I’m going to go out on a limb here and say that if you enjoyed Love Letter, then Brave Rats should be right up your alley. Both are simple, fast, round based games. And while both have only 16 cards there is a lot of fun and depth packed into each game. Brave Rats is Seiji Kanai’s follow up to Love Letter and Lost Legacy. It’s designed specifically for two players and firmly establishes Kanai as one of the kings of micro game design.
In Brave Rats each player takes control of battling clans of…well, rats. There is a power struggle to see which clan will take control of the kingdom of the rats. The barbarian Yarg clan that wears blue and the sophisticated, but greedy Applewoods wear red.
The clans are made up of eight cards each, ranging in strength from 0-7. Each card also has a special ability to it. The winner will be the first person to get four victories or the person who can capture their opponents Prince with their Princess.
Each round players will secretly select a card and reveal at the same time. The player who has chosen the higher strength card wins the round…unless they don’t. You see the special abilities will often contradict that rule. For example the three power Assassin. His special ability is that the LOWEST card wins the round. Now, that doesn’t mean he’ll win, just that whatever the lowest card that was played will take the round.
The Prince is a pretty powerful card. He’s ranked at a power of seven and his special ability is that he wins the round. But playing the Prince comes with a risk. If your opponent plays their Princess they automatically win the game.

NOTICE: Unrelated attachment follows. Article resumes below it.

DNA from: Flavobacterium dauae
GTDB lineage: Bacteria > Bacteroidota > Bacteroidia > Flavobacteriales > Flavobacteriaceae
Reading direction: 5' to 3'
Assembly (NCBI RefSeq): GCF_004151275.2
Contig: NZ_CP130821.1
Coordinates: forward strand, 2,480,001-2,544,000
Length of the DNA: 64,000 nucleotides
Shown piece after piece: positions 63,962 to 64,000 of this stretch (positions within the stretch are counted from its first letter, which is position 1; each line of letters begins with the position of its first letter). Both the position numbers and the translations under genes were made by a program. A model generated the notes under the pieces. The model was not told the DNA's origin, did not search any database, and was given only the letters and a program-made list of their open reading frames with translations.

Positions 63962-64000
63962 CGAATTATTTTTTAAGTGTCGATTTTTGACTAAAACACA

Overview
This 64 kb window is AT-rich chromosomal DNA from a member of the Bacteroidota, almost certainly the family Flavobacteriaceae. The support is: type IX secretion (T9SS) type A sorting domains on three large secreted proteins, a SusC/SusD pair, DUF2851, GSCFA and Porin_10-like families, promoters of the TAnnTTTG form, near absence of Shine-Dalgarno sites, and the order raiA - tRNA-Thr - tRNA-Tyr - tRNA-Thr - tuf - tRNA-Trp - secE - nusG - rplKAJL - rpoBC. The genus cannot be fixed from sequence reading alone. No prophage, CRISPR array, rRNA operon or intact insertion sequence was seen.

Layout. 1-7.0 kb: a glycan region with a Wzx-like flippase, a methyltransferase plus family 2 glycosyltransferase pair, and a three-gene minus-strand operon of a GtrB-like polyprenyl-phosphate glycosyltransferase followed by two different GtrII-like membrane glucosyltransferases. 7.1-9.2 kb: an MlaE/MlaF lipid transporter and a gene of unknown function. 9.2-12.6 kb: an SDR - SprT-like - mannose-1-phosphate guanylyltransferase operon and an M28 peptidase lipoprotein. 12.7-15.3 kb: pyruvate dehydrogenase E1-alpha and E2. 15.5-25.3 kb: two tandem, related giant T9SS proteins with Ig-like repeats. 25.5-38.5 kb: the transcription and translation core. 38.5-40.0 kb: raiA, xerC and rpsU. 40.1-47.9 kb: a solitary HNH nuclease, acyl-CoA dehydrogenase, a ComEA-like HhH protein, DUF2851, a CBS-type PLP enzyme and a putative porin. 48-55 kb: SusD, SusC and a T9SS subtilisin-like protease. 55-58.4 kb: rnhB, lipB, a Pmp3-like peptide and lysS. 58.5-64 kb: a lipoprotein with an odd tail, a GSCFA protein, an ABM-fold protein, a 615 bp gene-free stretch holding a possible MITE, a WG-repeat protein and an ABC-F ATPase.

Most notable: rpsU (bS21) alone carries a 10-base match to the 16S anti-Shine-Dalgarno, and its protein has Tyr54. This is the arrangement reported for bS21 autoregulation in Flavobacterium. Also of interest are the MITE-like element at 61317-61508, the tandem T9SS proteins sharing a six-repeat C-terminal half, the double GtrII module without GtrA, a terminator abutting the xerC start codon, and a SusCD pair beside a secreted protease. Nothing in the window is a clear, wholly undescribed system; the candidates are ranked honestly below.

When the Spy is played it forces your opponent to reveal their card before yours is played. The General gives +2 strength to your next card. If you can win with the Ambassador, that victory counts as two.
Included in the game is a handy chart which allows you to quickly check who wins the round if there’s any dispute. You won’t need it after the first couple of games, but it’s nice to have as a reference.
In the case of a tie, the current round is put on hold. That means that the next round is worth both the victories. It’s possible for many rounds to be put on hold in a row. You learn very quickly that timing is everything in this game.
Speaking of timing, I initially scoffed at the five minute playtime marked on the box, but that’s actually pretty accurate. During my first session with Brave Rats, I played about ten games in a row. It’s one of those games that as soon as you’re finished you want to rack them up for another round.
Brave Rats has all of the things that you’ve come to expect from a Kanai game. Bluffing, trying to read your opponent and a little bit of luck. The artwork is pretty darn cute and just like Love Letter, it’s small size will let you take it anywhere. Is it a must-have or does it replace Love Letter? No, not really, but if you like that style of game and usually find yourself with just two players then it’s well worth a shot.